Conference of National Armaments Directors (CNAD)
The Conference of National Armaments Directors (CNAD) is the senior NATO committee responsible for promoting cooperation between countries in the armaments field. By enabling multinational cooperation, it plays an essential role in ensuring that NATO forces have cutting-edge, interoperable equipment available at all times.
Polish soldiers engage in a sequence of tests with their short-range air defence anti-aircraft missile and artillery system during exercise Ramstein Legacy 22.
- The CNAD brings together the top national officials responsible for defence procurement in NATO member and partner countries.
- It is tasked with identifying collaborative opportunities for research, development and production of military equipment and weapons systems.
- It reports directly to the North Atlantic Council.
The CNAD’s tasks
The mission of the CNAD is to enable multinational cooperation on the delivery of interoperable military capabilities to improve NATO forces’ effectiveness over the whole spectrum of current and future operations.
The CNAD reports directly to the North Atlantic Council – NATO’s principal political decision-making body. It is tasked with identifying collaborative opportunities for research, development and production of military equipment and weapons systems. It is responsible for a number of cooperative armaments projects that aim to equip NATO forces with cutting-edge capabilities, for example in the fields of Joint Intelligence, Surveillance and Reconnaissance (JISR) and ballistic missile defence.
The CNAD also plays a key role in the promotion of essential battlefield interoperability and in the harmonisation of military requirements on an Alliance-wide basis. The CNAD identifies and pursues collaborative opportunities and promotes transatlantic defence industrial cooperation.
The CNAD and its substructures meet in Allied format, with a significant number of groups also open to partners.
The CNAD meets twice a year at the level of National Armaments Directors (NADs), with the NATO Secretary General serving as Chair. During these biannual meetings, the CNAD sets the direction of the Conference’s work and oversees that of the CNAD subordinate structures.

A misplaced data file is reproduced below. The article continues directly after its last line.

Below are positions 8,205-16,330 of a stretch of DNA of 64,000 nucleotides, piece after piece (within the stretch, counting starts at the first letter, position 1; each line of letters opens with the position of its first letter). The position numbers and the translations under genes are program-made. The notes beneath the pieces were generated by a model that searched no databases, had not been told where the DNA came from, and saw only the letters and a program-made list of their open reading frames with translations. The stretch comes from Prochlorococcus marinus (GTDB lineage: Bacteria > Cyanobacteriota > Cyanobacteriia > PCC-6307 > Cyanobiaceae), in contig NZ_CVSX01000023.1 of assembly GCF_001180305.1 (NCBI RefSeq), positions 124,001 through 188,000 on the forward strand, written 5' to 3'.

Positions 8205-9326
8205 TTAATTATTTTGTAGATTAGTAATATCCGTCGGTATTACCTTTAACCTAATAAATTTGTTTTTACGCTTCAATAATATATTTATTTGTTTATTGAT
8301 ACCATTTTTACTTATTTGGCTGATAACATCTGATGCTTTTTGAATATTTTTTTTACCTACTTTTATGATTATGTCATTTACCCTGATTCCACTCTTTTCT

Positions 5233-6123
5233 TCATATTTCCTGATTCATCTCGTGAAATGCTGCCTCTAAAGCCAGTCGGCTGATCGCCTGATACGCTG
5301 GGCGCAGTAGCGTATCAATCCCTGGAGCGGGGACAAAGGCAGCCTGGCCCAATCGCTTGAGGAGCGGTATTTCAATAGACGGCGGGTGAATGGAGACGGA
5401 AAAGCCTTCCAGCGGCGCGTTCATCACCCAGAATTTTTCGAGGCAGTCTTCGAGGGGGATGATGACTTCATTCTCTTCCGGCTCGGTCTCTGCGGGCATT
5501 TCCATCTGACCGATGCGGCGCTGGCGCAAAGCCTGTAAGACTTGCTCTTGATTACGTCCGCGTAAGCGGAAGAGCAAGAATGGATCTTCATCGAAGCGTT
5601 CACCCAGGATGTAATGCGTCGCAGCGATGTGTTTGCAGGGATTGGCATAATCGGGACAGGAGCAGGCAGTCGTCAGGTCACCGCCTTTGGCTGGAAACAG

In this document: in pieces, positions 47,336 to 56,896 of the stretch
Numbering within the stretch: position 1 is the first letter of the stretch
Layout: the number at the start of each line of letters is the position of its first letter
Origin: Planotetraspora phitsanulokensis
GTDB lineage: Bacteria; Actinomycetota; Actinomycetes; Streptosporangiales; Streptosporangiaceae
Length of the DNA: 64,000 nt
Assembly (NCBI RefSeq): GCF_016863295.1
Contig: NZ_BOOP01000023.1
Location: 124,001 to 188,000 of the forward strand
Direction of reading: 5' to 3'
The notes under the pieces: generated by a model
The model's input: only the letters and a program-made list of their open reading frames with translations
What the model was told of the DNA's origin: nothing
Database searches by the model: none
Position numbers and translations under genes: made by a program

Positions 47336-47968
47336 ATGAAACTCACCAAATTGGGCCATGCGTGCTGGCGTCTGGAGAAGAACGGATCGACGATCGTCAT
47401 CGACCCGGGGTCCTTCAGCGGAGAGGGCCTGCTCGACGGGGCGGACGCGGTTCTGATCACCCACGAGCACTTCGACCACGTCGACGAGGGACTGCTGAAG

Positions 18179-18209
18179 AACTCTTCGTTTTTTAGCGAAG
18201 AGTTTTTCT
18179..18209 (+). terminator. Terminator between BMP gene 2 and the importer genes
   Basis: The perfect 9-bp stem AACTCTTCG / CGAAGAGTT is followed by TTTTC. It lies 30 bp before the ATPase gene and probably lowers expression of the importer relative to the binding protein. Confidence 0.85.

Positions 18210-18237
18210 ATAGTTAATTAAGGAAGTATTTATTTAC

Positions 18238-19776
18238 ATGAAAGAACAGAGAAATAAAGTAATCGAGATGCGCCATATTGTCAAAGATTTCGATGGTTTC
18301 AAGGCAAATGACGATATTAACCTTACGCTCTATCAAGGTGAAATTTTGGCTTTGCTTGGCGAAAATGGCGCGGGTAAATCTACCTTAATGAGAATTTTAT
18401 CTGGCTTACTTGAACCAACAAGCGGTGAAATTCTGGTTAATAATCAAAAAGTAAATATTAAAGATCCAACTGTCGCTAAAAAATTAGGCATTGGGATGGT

Regular meetings at the level of the in-house Representatives of the National Armaments Directors (NADREPs) ensure the day-to-day implementation of the CNAD’s objectives.
The structure of the CNAD
The work of the CNAD is prepared and supported by its subordinate committees.
The Army, Air Force and Naval Main Armaments Groups (MAGs) and their respective subgroups support the work of the Conference and are responsible to it for all activities in their respective fields.
The Lifecycle Management Group (LCMG), the CNAD Ammunition Safety Group (CASG) and the Group of National Directors on Codification (GNDC) are also sub-structures of the CNAD and contribute their expertise to support the standardization and interoperability of Alliance capabilities.
Assistance on industrial matters is provided by the NATO Industrial Advisory Group (NIAG), enabling the CNAD to benefit from industry’s advice on how to enhance the NATO-industry relationship. The NIAG also assists the Conference in exploring opportunities for international collaboration. Other groups under the CNAD are active in fields such as ammunition safety, system life cycle management and codification.
The CNAD provides member countries, and in some cases partners, with opportunities to cooperate on equipment and research projects. At the same time, it facilitates the exchange of information on national programmes to the benefit of individual countries and to NATO as a whole.
The CNAD was established in 1966 to provide a flexible and open framework for armaments cooperation within the Alliance. Over the decades, the CNAD has continued to adapt to the evolving security environment, facilitating dialogue among diverse countries and fostering multinational cooperation in capability development, acquisition and delivery.